Panama Papers: French far-right leader's aides had 'offshore system'

Aim of system was to get money out of France through shell companies to evade French anti-money-laundering authorities

Afp April 05, 2016

PARIS: Aides to French far-right leader Marine Le Pen put in place a "sophisticated offshore system" to hide money, Le Monde newspaper reported on Tuesday in the latest disclosure from the Panama Papers.

The aim of the system, which sent funds to Hong Kong, Singapore, the British Virgin Islands and Panama, was "to get money out of France, through shell companies and false invoices, to evade French anti-money-laundering authorities," the paper reported.

One of the key figures in the system set up by the National Front (FN) is Frederic Chatillon, head of a company called Riwal which carried out communications work for some of the party's candidates, the report said.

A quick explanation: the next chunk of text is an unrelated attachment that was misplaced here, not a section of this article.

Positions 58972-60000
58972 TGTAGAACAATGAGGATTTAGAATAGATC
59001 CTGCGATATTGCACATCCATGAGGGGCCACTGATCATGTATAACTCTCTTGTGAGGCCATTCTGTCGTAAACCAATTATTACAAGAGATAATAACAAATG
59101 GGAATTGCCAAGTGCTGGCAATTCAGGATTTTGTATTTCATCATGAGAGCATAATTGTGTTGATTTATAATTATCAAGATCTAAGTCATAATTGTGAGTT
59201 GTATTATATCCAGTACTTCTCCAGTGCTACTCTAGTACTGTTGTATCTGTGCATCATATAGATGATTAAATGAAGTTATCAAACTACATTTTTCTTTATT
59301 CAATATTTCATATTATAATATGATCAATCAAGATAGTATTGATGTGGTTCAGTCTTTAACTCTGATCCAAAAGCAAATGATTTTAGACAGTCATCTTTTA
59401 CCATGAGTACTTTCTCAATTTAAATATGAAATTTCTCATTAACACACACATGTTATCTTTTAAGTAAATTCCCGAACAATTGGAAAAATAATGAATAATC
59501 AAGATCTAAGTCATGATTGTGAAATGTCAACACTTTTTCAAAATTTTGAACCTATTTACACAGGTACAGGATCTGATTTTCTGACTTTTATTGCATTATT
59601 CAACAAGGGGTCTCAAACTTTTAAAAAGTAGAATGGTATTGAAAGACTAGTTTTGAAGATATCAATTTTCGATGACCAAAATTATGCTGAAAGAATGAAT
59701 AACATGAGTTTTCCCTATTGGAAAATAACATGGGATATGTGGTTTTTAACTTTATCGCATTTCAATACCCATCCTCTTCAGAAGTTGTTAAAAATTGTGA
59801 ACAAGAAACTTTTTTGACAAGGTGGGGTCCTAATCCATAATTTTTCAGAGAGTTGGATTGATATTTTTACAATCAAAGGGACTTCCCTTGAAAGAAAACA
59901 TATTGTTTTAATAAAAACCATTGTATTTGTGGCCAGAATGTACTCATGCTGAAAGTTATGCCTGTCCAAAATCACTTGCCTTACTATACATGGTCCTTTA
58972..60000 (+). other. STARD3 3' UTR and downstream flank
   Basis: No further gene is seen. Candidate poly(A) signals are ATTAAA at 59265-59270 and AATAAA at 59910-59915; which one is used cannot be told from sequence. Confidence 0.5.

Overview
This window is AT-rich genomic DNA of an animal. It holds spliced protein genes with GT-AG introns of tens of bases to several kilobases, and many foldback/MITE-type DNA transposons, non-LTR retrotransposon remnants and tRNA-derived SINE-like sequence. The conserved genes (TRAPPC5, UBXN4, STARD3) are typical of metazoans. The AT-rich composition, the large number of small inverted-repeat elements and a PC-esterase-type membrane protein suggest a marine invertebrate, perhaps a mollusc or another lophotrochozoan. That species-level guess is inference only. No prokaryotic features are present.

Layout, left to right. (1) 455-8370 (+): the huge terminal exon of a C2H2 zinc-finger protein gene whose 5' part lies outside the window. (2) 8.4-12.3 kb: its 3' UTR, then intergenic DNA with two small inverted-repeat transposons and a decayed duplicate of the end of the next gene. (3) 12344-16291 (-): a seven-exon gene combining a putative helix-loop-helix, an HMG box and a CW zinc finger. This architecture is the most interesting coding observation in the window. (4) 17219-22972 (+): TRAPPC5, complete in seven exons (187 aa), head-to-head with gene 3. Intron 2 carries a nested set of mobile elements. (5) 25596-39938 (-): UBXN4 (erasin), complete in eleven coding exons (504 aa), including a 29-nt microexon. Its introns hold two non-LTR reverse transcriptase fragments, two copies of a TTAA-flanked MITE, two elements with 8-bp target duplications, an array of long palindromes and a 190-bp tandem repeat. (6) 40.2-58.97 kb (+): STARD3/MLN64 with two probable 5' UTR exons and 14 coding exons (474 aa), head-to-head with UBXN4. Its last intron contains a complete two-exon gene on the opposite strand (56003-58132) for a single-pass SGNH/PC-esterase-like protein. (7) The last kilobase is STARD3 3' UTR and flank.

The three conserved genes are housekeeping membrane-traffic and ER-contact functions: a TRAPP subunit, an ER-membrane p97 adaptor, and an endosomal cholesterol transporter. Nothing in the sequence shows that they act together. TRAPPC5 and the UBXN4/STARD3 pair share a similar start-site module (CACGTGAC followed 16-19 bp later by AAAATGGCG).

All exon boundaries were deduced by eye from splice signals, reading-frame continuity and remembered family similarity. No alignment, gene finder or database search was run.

"In 2012, just after the presidential election, Frederic Chatillon... made arrangements to withdraw 316,000 euros ($360,000) from Riwal and to move it out of France," Le Monde said.

The money then took a complex route, involving the acquisition of a Hong Kong-based shell company called Time Dragon, whose parent company is in the British Virgin Islands and overseen by Mossack Fonseca, the Panamanian law firm at the centre of the Panama Papers.

Chatillon said late Monday the system was "perfectly legal".
The FN itself had said Monday it was "not implicated in the Panama Papers".

Marine Le Pen, who took over the leadership of the FN from her father Jean-Marie Le Pen, is aiming to run for the French presidency in elections next year.